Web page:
It's Circle Time Under the Sea!

By Olive Estrella Coronado

Get those little kids hooked up on your preschool Under the Sea circle time theme from the very start of the day. Read on to gather ideas on circle time activities for this theme.

Setting the Mood

Circle time is not circle time without music. Since gathering together at the beginning of the day establishes the direction of the entire class, it is very important to start it right. Music not only prepares the body, but also stimulates the mind. It is the perfect way to create an Under the Sea atmosphere.

As you ask your preschoolers to sit on the mat for circle time, play an upbeat song related to the theme. A great example would be “Under the Sea" from the soundtrack of “Little Mermaid". Teach the kids some sit-down actions to go with the chorus of the song. If your theme is set for a whole month or so, you may opt to play the song every morning as the signal for circle time to start. Later on you will find some of them singing along already and even making up their own movements. Try slowly integrating these movements into the song, showing appreciation for their creativity. You may also want to allot some parts of the song for each child to go to the center of the circle and show his own actions. As you go along, you can call out names of sea creatures such as a dolphin, jellyfish, and octopus, and have the kids perform the actions of these creatures while the song is still playing.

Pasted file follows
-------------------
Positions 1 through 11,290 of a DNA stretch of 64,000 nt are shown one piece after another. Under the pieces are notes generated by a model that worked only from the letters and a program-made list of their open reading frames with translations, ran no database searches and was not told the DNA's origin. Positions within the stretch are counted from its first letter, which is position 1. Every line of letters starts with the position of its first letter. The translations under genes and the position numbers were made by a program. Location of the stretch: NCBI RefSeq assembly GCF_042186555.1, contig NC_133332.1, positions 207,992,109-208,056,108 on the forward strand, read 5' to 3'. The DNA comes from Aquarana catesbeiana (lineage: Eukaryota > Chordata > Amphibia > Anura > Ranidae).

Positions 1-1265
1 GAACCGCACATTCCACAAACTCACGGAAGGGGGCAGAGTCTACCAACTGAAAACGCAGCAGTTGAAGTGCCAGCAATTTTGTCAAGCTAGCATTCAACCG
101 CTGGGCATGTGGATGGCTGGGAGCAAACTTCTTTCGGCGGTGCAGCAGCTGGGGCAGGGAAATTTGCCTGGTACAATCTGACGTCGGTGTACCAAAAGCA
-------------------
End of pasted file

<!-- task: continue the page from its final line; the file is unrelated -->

Singing Songs

From time to time, in between your other circle time activities, insert some simple songs related to your theme. Music is a great activity for a preschool Under the Sea circle time theme. Here are a few songs you can teach your youngsters:

Fish are Swimming (tune of Frere Jacques)

Fish are swimming, fish are swimming,

In the sea, in the sea,

A-splashing and a-splashing,

A-splashing and a-splashing,

Look and see, look and see.

Other versions:

I see sea gulls

I see sea gulls,

At the beach,

At the beach,

Soaring, diving, fishing,

Soaring, diving, fishing,

At the beach,

At the beach.

I hear the ocean,

I hear the ocean,

At the beach,

At the beach,

Crashing, splashing, foaming

Crashing, splashing, foaming,

At the beach,

At the beach.

I’m a Little Fish (tune of “Little Teapot")

I'm a little fishy, I can swim

Here is my tail, here is my fin.

When I want to have fun with my friends,

I wiggle my tail and dive right in!

Swim Like a Fish (tune of “Row, Row, Row Your Boat")

Swim, swim like a fish gently in the sea

Merrily, merrily, merrily, merrily

Splashing with you and me

Story Surprises: Experiencing the Fun

As many educational theorists have stated, children learn more by doing or experiencing something, rather than merely listening. Sometimes, teachers incorporate storytelling at circle time every now and then. Spruce up your stories by adding a funny twist, an unexpected ending, and a lot of opportunities for the kids to participate.